119. Altuntas Aydin, O., H. Kumbasar Karaosmanoglu, and K. Kart Yasar, HIV/SARS-CoV-2 coinfected patients in Istanbul, Turkey. J Med Virol, 2020. 92(11): p. 2288-2290. doi: 10.1002/jmv.25955external icon
  120. Ho, H.E., et al., Clinical outcomes and immunologic characteristics of Covid-19 in people with HIV. J Infect Dis, 2020. doi: 10.1093/infdis/jiaa380external icon
  121. Herman, C., K. Mayer, and A. Sarwal, Scoping review of prevalence of neurologic comorbidities in patients hospitalized for COVID-19. Neurology, 2020. 95(2): p. 77-84. doi: 10.1212/WNL.0000000000009673external icon
  122. Drake, T.M., et al., Outcome of Hospitalization for COVID-19 in Patients with Interstitial Lung Disease. An International Multicenter Study. American journal of respiratory and critical care medicine, 2020. 202(12): p. 1656-1665. doi: 10.1164/rccm.202007-2794OCexternal icon
  123. Riou, M., et al., Clinical characteristics of and outcomes for patients with COVID-19 and comorbid lung diseases primarily hospitalized in a conventional pulmonology unit: A retrospective study. Respiratory Medical Research, 2020. 79. doi: 10.1016/j.resmer.2020.100801external icon
  124. Sahu, K.K., et al., COVID-19 and restrictive lung disease: A deadly combo to trip off the fine balance. Monaldi Archives for Chest Disease, 2020. 90(2): p. 395-397. doi: 10.4081/monaldi.2020.1346external icon
  125. Arlet, J.B., et al., Prognosis of patients with sickle cell disease and COVID-19: a French experience. Lancet Haematol, 2020. 7(9): p. e632-e634. doi: 10.1016/S2352-3026(20)30204-0external icon
  126. Odièvre, M.H., et al., Dramatic improvement after tocilizumab of severe COVID-19 in a child with sickle cell disease and acute chest syndrome. Am J Hematol, 2020. 95(8): p. E192-e194. doi: 10.1002/ajh.25855external icon
  127. McCloskey, K.A., et al., COVID-19 infection and sickle cell disease: a UK centre experience. Br J Haematol, 2020. 190(2): p. e57-e58. doi: 10.1111/bjh.16779external icon
  128. Nur, E., et al., Vaso-occlusive crisis and acute chest syndrome in sickle cell disease due to 2019 novel coronavirus disease (COVID-19). Am J Hematol, 2020. 95(6): p. 725-726. doi: 10.1002/ajh.25821external icon
  129. Hussain, F.A., et al., COVID-19 infection in patients with sickle cell disease. Br J Haematol, 2020. 189(5): p. 851-852. doi: 10.1111/bjh.16734external icon
  130. Panepinto, J.A., et al., Coronavirus Disease among Persons with Sickle Cell Disease, United States, March 20-May 21, 2020. Emerg Infect Dis, 2020. 26(10): p. 2473-2476. doi: 10.3201/eid2610.202792
  131. Al-Hebshi, A., et al., A Saudi family with sickle cell disease presented with acute crises and COVID-19 infection. Pediatr Blood Cancer, 2020. 67(9).external icon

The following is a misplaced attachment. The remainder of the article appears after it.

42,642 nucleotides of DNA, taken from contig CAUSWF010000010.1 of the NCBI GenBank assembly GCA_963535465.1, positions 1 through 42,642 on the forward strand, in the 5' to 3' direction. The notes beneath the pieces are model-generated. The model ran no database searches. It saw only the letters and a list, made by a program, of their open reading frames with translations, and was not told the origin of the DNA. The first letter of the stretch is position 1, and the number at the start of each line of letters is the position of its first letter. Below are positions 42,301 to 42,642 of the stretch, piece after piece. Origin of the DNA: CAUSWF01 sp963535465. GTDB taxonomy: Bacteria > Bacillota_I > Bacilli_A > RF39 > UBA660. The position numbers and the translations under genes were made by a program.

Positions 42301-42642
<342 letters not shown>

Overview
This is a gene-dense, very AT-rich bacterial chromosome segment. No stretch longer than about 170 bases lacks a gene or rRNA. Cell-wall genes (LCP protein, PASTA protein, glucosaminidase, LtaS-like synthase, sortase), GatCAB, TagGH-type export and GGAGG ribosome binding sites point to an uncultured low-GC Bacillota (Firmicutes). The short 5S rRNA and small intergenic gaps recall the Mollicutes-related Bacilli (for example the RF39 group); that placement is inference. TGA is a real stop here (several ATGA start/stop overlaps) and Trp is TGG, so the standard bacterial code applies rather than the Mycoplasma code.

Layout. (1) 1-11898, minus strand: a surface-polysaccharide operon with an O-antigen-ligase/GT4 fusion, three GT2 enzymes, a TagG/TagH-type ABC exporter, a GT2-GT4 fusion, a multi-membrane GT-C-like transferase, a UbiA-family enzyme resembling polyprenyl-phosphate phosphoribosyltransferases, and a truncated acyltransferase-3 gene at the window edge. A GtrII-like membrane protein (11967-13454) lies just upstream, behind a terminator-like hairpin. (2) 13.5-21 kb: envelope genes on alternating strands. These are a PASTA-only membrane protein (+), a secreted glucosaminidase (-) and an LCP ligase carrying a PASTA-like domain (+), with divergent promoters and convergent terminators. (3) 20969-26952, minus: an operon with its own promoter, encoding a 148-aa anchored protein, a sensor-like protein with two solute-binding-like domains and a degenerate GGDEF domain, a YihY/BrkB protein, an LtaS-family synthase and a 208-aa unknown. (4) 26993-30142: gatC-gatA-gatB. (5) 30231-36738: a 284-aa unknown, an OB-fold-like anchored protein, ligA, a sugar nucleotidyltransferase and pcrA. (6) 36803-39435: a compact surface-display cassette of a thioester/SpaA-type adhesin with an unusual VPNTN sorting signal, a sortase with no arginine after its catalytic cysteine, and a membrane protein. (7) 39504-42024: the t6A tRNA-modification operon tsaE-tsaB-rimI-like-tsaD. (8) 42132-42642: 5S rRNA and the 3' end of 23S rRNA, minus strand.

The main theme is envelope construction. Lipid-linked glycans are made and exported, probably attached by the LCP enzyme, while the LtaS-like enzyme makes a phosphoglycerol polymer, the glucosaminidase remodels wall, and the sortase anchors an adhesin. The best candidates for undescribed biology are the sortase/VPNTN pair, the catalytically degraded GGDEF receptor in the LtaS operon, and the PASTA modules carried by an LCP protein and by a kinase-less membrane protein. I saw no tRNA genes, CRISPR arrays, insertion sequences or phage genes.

132. Allison, D., et al., Red blood cell exchange to avoid intubating a COVID-19 positive patient with sickle cell disease? J Clin Apher, 2020. 35(4): p. 378-381. doi: 10.1002/jca.21809external icon
  133. Appiah-Kubi, A., et al., Varying presentations and favourable outcomes of COVID-19 infection in children and young adults with sickle cell disease: an additional case series with comparisons to published cases. Br J Haematol, 2020. 190(4): p. e221-e224. doi: 10.1111/bjh.17013external icon
  134. Azerad, M.A., et al., Sickle cell disease and COVID-19: Atypical presentations and favorable outcomes. EJHaem, 2020. 1(1). P. 388-341. doi: 10.1002/jha2.74external icon
  135. Chakravorty, S., et al., COVID-19 in patients with sickle cell disease – a case series from a UK Tertiary Hospital. Haematologica, 2020. 105(11). doi: 10.3324/haematol.2020.254250external icon
  136. De Luna, G., et al., Rapid and severe Covid-19 pneumonia with severe acute chest syndrome in a sickle cell patient successfully treated with tocilizumab. Am J Hematol, 2020. 95(7): p. 876-878. doi: 10.1002/ajh.25833external icon
  137. Ershler, W.B. and M.E. Holbrook, Sickle cell anemia and COVID-19: Use of voxelotor to avoid transfusion. Transfusion, 2020. 60(12): p. 3066-3067. doi: 10.1111/trf.16068external icon
  138. Jacob, S., A. Dworkin, and E. Romanos-Sirakis, A pediatric patient with sickle cell disease presenting with severe anemia and splenic sequestration in the setting of COVID-19. Pediatr Blood Cancer, 2020. 67(12). doi: 10.1002/pbc.28511external icon
  139. Justino, C.C., et al., COVID-19 as a trigger of acute chest syndrome in a pregnant woman with sickle cell anemia. Hematol Transfus Cell Ther, 2020. 42(3): p. 212-214. doi: 10.1016/j.htct.2020.06.003external icon
  140. Morrone, K.A., et al., Acute chest syndrome in the setting of SARS-COV-2 infections-A case series at an urban medical center in the Bronx. Pediatr Blood Cancer, 2020. 67(11). doi: 10.1002/pbc.28579external icon
  141. Balanchivadze, N., et al., Impact of COVID-19 Infection on 24 Patients with Sickle Cell Disease. One Center Urban Experience, Detroit, MI, USA. Hemoglobin, 2020. 44(4): p. 284-289. doi: 10.1080/03630269.2020.1797775external icon
  142. Akalin, E., et al., Covid-19 and Kidney Transplantation. N Engl J Med, 2020. 382(25): p. 2475-2477. doi: 10.1056/NEJMc2011117external icon